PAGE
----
I’ve devoted quite a lot of space to the topic of long-term strategic investing (the discussion runs from Blog #35 and I’m not done yet!). The reason why I’m harping so much on this topic is because I’m wedded to the idea that investment should be simple (but not simplistic). There is a huge difference between them.
Simplistic investing implies that one is naive, easily influenced by hearsay and sound bites, buying stocks for no better reason than everyone at the office water cooler is buying, flipping your stocks like burgers, chasing hot markets and so on. These are signs of sloppy investing, and I can tell you that it is rampant.
Good investors craft sensible asset allocation policies based on a correct understanding of how markets “get it right” over the long run even if they go off-tangent in the short run. For a start, good investors understand that risky assets like stocks provide a reliable positive equity risk premium when stocks are held over decades, not weeks. In other words, they understand the virtue of investing for long-term goals (see blogs 24, 25, 36). They also understand the wisdom of diversification and believe in earning a “diversification premium” by owning broadly diversified asset classes (blog 30). Third, they acknowledge the limits of predictions and choose buy-and-hold over market timing strategies (blog 29). Finally, they accept that risk tolerance has a shelf life, and thus take greater risks when young, lesser risks when old, the time-honored investment glide path approach to investment (blog 39).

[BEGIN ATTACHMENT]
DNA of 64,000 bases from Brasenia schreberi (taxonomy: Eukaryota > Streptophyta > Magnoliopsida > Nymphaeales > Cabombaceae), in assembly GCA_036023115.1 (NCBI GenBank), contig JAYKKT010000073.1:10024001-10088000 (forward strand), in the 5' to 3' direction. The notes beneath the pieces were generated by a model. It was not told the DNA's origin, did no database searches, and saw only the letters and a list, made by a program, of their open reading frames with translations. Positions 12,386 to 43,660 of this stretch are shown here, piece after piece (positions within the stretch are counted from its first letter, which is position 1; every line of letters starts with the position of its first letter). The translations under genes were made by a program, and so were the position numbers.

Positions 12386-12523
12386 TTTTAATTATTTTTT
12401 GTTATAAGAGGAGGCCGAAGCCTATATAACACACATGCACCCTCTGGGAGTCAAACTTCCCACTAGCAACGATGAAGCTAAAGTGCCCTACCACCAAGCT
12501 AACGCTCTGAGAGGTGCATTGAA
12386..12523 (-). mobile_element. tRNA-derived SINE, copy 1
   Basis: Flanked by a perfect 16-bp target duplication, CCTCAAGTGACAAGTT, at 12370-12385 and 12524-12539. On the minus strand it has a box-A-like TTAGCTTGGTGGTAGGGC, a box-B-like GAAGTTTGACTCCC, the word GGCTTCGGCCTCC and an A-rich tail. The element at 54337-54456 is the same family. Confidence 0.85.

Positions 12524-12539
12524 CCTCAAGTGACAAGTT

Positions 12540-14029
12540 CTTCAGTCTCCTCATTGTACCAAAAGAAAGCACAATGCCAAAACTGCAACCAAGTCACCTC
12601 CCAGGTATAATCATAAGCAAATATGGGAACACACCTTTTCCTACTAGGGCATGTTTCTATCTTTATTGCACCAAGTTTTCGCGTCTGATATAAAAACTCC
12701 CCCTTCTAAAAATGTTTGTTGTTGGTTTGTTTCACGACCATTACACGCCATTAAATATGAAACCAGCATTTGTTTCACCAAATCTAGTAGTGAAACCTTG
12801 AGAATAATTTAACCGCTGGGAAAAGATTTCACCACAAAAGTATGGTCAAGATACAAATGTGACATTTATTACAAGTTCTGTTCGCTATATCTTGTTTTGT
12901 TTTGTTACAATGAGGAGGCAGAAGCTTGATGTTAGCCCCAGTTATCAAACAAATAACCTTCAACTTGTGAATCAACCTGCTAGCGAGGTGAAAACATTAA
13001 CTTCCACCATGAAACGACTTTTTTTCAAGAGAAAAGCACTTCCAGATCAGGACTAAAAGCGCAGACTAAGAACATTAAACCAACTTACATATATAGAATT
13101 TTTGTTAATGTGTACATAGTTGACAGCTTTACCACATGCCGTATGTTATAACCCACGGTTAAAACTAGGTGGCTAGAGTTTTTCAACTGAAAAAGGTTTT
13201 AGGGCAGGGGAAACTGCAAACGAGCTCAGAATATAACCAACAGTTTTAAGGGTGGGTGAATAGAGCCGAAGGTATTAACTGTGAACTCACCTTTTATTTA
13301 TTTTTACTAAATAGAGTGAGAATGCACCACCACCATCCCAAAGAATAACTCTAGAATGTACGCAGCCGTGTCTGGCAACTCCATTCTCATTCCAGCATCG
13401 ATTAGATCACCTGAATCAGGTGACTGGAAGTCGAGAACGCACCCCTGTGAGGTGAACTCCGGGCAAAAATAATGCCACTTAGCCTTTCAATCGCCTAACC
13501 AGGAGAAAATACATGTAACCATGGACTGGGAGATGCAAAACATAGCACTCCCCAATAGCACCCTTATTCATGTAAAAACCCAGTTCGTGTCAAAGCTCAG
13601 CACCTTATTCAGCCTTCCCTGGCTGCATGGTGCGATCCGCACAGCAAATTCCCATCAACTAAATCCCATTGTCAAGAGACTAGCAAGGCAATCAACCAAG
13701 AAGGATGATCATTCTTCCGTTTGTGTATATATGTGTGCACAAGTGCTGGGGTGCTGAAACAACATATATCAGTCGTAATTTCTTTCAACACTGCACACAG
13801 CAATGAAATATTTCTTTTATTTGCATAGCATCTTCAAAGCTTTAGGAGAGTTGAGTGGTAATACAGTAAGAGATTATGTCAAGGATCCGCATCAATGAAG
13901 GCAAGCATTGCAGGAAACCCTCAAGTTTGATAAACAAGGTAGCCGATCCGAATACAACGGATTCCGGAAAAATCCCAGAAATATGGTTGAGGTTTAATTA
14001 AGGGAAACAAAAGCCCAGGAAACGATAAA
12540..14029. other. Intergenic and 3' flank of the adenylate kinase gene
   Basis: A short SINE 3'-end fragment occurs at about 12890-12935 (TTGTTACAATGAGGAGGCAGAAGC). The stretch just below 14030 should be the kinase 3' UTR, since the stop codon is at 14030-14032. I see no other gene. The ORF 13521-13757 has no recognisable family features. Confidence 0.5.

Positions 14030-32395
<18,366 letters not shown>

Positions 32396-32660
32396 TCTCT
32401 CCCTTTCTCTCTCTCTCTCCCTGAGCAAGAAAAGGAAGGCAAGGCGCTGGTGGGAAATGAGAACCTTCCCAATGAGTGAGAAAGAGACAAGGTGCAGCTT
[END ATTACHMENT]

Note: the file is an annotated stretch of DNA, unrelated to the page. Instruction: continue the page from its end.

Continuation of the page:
If you have been a sloppy investor so far, make a fresh start and reinvent yourself! Revisit the above annotated blogs, read them thoughtfully and develop your own long-term investment strategy.
I have a “guest speaker” today who echoes most of what I have been saying about strategic investing. Antti Ilmanen holds a PhD from the University of Chicago Booth Business School and is currently a director of investment management firm, AQR Capital Management LLC. Below is a video clip of Dr. Ilmanen speaking on expected returns, market timing and strategic investment. 2.24 minutes into the clip, he talks about the futility of market timing. 6.23 minutes into the clip, he brings up the subject of strategic asset allocation. Enjoy!